I watched Yumeiro Patissiere back in March, and greatly enjoyed it. This anime revolves around a middle school student with amazing sense of taste who transfers to a pastry school. She’s put in the most skilled cooking group, despite being completely new to making sweets. She overcomes various challenges in both friendship and cooking, including, of course, Valentine’s Day. After all, what school anime is complete without an episode about Valentine’s Day?
For those of you who don’t know, the Japanese celebrate Valentine’s Day a little differently. We’re used to it as a day for Valentines cards and gifts to be exchanged by a couple (or a day when elementary students exchange little notes and eat candy). Every year, I see my parents give each other cards, often accompanied by truffles. Dad tends to bring Mom roses, as well. In Japan, on the other hand, Valentine’s Day is a day for girls to give chocolates to their crushes. It’s a one-sided gift (though, from some anime I’ve seen, I think there’s a day when the guys return the favor).
As I watched the Valentine’s Day episode of Yumerio Patissiere, I wondered what I’d do if we had such traditions. I don’t have anyone to give chocolates to, and probably won’t for a long time. But that doesn’t mean the day wouldn’t affect me. This episode spurred my imagination, so I decided to write out what I think might happen if we celebrated Valentine’s Day the way the Japanese do.
The following is fiction, imagined as if we celebrated Valentine’s Day with the same traditions as they do in Japan. Names are changed in a paranoid way to protect my privacy, but all people are based on real life (“Rachel’s” crush is based on a collaboration of people, so if someone I know in real life actually reads my blog for once, don’t get any ideas. Moreover, I don’t think “Rachel” has any current crushes):
I flip through a book full of candy recipes. On the other side of the kitchen, my little sister, Rachel, examines a recipe for chocolate cake. I smile. When I asked her if she was making sweets with a special someone in mind, she shrugged it off. “Not really.”
But I knew that sheepish grin, so I pushed. “Oh? What about that one guy I met after school the other day? Jordan or something like that.”
“Annaly-yn!” she protested. I tried to raise one eyebrow. Both went up, but it had the desired effect. “Well, I might have ‘a special someone in mind’, but I’m not giving anything to him.”
Good, I thought in my probably cliché, but quite truly protective, older sister way. Aloud, I expressed a different delight. “So the cake’s for us, then?”
She smiled, crushing my hopes. That wasn’t an indulgent let’s-pretend-I’m-older-than-Annalyn-so-I’ll-be-nice smile. No. Unfortunately, that was a let’s-taunt-her-with-chocolate-she-can’t-have smile. “Nope,” she informed me, “It’s for the tenth grade student council and the Valentine’s Dance committee.”
I’m not a huge fan of cake anyway; but that fact hardly spurned my frustration. Frustrated or not, I’d be lucky to get even a lick of frosting, so I moved on to more important details. “Hm,” I commented thoughtfully, reaching for the candy recipe book. “Isn’t Jordan on the tenth grade student council, too?”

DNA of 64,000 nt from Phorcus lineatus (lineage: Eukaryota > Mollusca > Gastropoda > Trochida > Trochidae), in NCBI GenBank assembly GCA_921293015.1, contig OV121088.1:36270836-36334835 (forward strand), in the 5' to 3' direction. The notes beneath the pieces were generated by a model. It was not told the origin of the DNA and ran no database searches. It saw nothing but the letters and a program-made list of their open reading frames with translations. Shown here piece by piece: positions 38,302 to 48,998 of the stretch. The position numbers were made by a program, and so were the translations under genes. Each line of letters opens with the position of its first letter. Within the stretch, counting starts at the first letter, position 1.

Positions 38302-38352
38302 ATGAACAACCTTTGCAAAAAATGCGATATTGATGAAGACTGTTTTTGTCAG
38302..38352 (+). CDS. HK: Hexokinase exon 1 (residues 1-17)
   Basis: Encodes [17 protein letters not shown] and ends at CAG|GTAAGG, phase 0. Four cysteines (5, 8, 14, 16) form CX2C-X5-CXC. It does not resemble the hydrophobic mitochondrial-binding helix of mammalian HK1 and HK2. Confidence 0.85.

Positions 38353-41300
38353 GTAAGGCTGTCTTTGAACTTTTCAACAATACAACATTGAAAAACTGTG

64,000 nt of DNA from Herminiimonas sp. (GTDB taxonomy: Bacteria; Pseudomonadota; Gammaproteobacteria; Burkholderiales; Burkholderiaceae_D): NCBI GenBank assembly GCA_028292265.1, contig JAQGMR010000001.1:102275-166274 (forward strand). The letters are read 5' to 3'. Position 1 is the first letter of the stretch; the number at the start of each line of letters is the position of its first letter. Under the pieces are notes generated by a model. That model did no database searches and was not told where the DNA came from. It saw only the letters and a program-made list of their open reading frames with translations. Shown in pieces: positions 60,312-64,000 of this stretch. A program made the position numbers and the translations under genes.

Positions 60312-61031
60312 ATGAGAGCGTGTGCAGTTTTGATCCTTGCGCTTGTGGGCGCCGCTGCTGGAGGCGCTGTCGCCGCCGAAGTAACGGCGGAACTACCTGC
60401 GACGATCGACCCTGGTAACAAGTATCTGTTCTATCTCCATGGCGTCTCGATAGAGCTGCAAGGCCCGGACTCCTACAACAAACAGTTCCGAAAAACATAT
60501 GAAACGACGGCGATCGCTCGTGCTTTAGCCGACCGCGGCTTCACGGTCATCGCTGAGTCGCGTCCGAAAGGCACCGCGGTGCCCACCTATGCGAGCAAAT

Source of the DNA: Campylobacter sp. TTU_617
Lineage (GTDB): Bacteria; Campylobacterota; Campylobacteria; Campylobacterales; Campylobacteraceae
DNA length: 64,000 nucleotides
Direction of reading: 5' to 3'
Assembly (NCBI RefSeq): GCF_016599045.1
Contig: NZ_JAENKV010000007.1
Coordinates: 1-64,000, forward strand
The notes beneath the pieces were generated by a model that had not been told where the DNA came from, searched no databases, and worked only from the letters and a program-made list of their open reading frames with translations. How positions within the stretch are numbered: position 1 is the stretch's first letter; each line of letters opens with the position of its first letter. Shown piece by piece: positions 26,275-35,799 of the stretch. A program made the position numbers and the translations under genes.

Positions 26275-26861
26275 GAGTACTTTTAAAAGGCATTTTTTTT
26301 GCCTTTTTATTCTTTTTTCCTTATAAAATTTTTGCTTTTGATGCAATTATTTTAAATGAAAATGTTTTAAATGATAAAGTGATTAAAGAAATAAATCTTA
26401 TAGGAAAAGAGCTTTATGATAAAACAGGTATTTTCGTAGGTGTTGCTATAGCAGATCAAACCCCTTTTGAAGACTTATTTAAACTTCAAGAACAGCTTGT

I glanced back over, catching another of Rachel’s sheepish grins. “Yeah, but I’d make the cake anyway. What about you? Are you making chocolate for someone special?”
I gave her a look, but let her change the subject. “Nice try. You know I haven’t had a crush since elementary school. I was thinking of making something to share with some of my friends at lunch, with plenty of leftovers for me. If you ask nicely, I might let you have some.”
We’ve been quiet for a while now, looking at our own recipe books and thinking our own thoughts. Every now and then, one of us opens a cupboard to make sure we have the right ingredients. I’ve decided to make peppermint fudge. It’s a persnickety sweet, one Mom entirely gave up on making. But I learned a few things from my aunt, so I think I can manage it. I even talked Mom into buying a good candy thermometer. Nevertheless, I make sure I have at least twice as much of each ingredient as necessary. I’m okay with slightly grainy fudge, so long as the taste’s the same, but I know of some mistakes that mess with even the taste. Besides, I want to try and make it smooth.
I open another cupboard, and a thought comes to me. What if I melt white chocolate and drizzle it onto the fudge? I could put peppermint in it… or even better, I wonder if there’s a recipe for white chocolate peppermint fudge or something like that? I could swirl or layer them, creating a much lighter flavor than just plain fudge. The whole reason I like adding peppermint to my sweets is that it adds a refreshing element, balancing (and thus allowing) the richer flavors. That element would probably work better if I didn’t just add it directly to the chocolate. Of course, adding walnuts would help make the whole texture lighter, but they also add a different taste, and, in my mind, ruin the fudge.
I grab a pen and pad of paper and return to the recipe book, looking for something that would work with my idea and writing down ingredients as I did. I don’t enjoy cooking as much as my aunt does, but I do love my sweets. And – I allow myself a small smile, turned so Rachel can’t see me – and I imagine, someday in the very distant future, having delicious Valentine’s Day chocolate to give to my husband. If and when that day comes (probably not for at least a decade), I’ll have lots of practice making sweets. In the meantime, there’s plenty of chocolate for me!
Guys are suppost to give gifts on White Day which is one month later on March 14.ReplyDelete
I thought a character had mentioned something like that in an anime, but I didn't know for sure. Thanks for confirming that. :)ReplyDelete
Nice little story - I like it!ReplyDelete